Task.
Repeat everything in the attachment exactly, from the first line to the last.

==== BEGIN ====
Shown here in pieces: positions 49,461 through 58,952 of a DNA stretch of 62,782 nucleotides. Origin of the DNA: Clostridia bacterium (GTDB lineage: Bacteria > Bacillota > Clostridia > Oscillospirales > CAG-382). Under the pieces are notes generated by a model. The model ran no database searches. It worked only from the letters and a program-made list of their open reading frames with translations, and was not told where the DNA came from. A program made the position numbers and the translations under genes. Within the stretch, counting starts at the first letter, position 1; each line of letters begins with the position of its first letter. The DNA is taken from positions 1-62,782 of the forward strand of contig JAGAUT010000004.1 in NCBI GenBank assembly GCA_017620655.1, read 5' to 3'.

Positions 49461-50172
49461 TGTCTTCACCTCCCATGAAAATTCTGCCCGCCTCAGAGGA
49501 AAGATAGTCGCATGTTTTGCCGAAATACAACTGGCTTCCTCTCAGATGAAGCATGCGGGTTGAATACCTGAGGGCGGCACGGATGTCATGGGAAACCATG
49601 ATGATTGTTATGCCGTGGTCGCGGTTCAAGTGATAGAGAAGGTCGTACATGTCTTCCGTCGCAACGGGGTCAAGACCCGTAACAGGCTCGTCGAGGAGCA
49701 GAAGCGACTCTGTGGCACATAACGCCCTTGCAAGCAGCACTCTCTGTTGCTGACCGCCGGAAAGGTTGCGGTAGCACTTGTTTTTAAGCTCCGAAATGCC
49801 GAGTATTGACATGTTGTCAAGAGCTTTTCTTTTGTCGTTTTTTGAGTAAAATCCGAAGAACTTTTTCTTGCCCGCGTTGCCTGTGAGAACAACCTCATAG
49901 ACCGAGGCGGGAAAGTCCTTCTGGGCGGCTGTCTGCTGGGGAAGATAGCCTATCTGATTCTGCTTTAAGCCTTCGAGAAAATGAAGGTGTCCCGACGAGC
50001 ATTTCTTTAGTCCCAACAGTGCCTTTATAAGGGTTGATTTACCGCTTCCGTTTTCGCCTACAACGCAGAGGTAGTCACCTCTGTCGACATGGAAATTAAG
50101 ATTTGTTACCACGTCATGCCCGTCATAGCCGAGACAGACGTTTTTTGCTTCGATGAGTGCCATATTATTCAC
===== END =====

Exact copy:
Shown here in pieces: positions 49,461 through 58,952 of a DNA stretch of 62,782 nucleotides. Origin of the DNA: Clostridia bacterium (GTDB lineage: Bacteria > Bacillota > Clostridia > Oscillospirales > CAG-382). Under the pieces are notes generated by a model. The model ran no database searches. It worked only from the letters and a program-made list of their open reading frames with translations, and was not told where the DNA came from. A program made the position numbers and the translations under genes. Within the stretch, counting starts at the first letter, position 1; each line of letters begins with the position of its first letter. The DNA is taken from positions 1-62,782 of the forward strand of contig JAGAUT010000004.1 in NCBI GenBank assembly GCA_017620655.1, read 5' to 3'.

Positions 49461-50172
49461 TGTCTTCACCTCCCATGAAAATTCTGCCCGCCTCAGAGGA
49501 AAGATAGTCGCATGTTTTGCCGAAATACAACTGGCTTCCTCTCAGATGAAGCATGCGGGTTGAATACCTGAGGGCGGCACGGATGTCATGGGAAACCATG
49601 ATGATTGTTATGCCGTGGTCGCGGTTCAAGTGATAGAGAAGGTCGTACATGTCTTCCGTCGCAACGGGGTCAAGACCCGTAACAGGCTCGTCGAGGAGCA
49701 GAAGCGACTCTGTGGCACATAACGCCCTTGCAAGCAGCACTCTCTGTTGCTGACCGCCGGAAAGGTTGCGGTAGCACTTGTTTTTAAGCTCCGAAATGCC
49801 GAGTATTGACATGTTGTCAAGAGCTTTTCTTTTGTCGTTTTTTGAGTAAAATCCGAAGAACTTTTTCTTGCCCGCGTTGCCTGTGAGAACAACCTCATAG
49901 ACCGAGGCGGGAAAGTCCTTCTGGGCGGCTGTCTGCTGGGGAAGATAGCCTATCTGATTCTGCTTTAAGCCTTCGAGAAAATGAAGGTGTCCCGACGAGC
50001 ATTTCTTTAGTCCCAACAGTGCCTTTATAAGGGTTGATTTACCGCTTCCGTTTTCGCCTACAACGCAGAGGTAGTCACCTCTGTCGACATGGAAATTAAG
50101 ATTTGTTACCACGTCATGCCCGTCATAGCCGAGACAGACGTTTTTTGCTTCGATGAGTGCCATATTATTCAC